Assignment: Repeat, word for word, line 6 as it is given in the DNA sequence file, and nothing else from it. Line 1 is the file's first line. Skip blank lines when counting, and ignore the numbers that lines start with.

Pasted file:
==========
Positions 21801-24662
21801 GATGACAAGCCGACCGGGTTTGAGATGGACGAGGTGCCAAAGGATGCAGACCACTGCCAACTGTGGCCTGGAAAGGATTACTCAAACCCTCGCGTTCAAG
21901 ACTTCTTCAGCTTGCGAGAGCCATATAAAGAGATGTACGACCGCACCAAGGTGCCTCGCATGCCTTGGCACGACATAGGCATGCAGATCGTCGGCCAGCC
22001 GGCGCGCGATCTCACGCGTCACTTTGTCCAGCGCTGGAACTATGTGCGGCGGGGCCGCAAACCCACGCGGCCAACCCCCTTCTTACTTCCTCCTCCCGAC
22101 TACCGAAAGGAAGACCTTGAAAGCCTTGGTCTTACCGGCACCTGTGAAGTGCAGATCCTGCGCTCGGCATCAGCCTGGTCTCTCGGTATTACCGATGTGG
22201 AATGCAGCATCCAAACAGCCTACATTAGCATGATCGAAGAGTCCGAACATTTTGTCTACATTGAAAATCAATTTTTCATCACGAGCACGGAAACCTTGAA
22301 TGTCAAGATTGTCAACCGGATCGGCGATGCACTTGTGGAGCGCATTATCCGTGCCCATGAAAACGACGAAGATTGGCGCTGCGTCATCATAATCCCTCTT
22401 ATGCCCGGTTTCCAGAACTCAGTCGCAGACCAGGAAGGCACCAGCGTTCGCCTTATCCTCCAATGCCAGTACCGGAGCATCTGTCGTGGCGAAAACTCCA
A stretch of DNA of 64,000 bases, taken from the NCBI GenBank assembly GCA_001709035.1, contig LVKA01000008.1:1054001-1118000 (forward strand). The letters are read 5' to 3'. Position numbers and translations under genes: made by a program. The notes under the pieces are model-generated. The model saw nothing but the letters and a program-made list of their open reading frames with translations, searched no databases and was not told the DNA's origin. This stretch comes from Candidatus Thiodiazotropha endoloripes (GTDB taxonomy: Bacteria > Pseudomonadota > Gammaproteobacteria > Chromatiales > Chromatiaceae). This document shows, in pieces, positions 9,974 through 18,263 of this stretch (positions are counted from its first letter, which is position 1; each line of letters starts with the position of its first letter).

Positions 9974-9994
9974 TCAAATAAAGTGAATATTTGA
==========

22201 AATGCAGCATCCAAACAGCCTACATTAGCATGATCGAAGAGTCCGAACATTTTGTCTACATTGAAAATCAATTTTTCATCACGAGCACGGAAACCTTGAA